"Once you learn these tools, you'll never go back" I can say that this quote from David is 100% correct.
For this week's lab, we were required to setup a Contributing.md file to let other developers know how to setup our project in order to test out changes that are supposed to be made. We were also supposed to setup a linter and code formatter for our project. I decided to use black and pylint since my release 0.1 project was written in Python. Setting these tools up were simple enough. What I was more amazed with, were the amount of linter errors that came up based on the settings you pass into the .pylintrc file.
After setting up the linter and code formatter, we were also asked to setup default settings on our editor of choice with regards to having the linter and code formatter work by default. For me, this meant I had to make a .vscode folder that contained a settings.json file. This file would be loaded for the workspace every time a user cloned the repo. This file while not useful for me, is very much useful for every user that downloads/clones the repo. These settings allow them to run the linter and code formatter by default as soon as they save their files in the workspace. For those that don't use vscode, I also made a shell script that will execute black and pylint. The default action is to check the two python modules I created, but you can also pass in additional files as parameters in order to have black and pylint check them as well. When this was all done, I rebased, squashed, committed, and pushed my code to my repo on github.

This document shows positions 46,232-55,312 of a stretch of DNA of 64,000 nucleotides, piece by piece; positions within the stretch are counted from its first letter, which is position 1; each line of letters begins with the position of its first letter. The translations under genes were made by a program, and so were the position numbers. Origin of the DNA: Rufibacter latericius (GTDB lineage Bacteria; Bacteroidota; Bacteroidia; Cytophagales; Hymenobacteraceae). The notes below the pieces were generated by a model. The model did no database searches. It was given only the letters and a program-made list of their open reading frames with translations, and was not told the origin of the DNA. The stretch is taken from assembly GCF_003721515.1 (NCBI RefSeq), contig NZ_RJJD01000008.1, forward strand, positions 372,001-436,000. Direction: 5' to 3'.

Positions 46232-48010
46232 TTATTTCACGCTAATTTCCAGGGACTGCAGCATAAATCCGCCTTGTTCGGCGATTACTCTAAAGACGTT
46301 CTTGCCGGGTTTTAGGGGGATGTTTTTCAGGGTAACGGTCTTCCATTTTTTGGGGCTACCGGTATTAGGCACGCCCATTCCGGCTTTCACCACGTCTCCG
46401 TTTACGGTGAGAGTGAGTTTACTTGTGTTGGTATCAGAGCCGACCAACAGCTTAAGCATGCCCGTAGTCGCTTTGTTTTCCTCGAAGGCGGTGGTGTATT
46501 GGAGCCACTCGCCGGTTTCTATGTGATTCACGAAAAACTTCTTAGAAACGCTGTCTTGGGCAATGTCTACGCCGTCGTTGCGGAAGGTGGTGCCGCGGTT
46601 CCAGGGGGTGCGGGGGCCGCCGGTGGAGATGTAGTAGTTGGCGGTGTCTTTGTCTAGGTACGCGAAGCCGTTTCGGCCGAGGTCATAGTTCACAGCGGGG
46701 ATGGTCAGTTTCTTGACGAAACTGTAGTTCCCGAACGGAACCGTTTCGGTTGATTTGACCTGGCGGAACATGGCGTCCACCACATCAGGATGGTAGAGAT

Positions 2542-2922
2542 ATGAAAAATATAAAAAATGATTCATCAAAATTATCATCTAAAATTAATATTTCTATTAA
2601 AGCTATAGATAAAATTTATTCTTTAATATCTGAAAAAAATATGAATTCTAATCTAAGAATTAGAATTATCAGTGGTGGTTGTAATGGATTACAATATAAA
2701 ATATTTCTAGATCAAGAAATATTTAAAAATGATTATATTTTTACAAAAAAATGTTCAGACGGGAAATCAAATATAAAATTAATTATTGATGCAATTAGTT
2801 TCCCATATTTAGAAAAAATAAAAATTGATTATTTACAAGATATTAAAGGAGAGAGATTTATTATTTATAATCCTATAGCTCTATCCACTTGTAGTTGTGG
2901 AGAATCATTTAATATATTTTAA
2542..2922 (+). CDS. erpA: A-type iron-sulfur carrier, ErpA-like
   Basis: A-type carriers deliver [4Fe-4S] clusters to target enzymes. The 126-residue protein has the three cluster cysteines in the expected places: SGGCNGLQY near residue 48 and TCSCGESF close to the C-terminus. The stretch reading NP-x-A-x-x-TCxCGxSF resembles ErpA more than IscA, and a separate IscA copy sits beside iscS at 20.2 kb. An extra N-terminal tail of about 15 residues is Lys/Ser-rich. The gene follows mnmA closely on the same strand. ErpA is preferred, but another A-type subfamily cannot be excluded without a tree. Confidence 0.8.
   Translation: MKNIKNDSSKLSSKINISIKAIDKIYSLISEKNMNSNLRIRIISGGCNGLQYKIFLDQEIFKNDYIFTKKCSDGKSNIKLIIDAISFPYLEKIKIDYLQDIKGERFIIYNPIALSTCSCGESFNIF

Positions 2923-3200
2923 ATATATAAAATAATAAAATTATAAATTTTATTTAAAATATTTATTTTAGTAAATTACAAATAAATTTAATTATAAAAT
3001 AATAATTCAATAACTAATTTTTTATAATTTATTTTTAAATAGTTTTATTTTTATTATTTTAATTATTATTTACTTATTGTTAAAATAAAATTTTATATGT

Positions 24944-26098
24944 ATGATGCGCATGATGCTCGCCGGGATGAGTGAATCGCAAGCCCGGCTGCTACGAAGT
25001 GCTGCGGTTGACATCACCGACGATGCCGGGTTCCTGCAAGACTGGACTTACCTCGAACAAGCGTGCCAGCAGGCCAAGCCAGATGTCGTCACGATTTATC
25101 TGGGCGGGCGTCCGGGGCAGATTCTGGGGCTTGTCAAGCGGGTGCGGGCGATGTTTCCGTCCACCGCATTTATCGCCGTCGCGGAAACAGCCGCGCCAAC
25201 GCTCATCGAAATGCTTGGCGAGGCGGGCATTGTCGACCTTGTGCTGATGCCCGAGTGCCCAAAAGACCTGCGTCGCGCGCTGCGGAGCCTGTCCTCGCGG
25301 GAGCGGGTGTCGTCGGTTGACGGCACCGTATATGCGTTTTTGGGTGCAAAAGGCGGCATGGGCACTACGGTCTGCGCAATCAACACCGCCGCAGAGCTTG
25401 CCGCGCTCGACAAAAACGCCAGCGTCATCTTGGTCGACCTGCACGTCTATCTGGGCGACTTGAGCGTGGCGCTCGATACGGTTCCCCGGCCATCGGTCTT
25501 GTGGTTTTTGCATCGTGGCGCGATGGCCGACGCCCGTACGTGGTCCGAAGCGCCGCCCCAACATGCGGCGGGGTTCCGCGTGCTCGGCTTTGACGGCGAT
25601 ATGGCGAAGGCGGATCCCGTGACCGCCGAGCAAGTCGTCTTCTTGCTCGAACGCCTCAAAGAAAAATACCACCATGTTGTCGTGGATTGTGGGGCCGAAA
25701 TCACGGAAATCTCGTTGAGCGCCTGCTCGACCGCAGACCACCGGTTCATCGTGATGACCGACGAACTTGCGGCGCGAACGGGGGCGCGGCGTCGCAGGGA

This lab has shown me just how important a linter and code formatter are for open source projects, but also for projects in general. I don't think it's something I can work without now. Once you go linter/code formatter, you never go back.
Thanks for reading!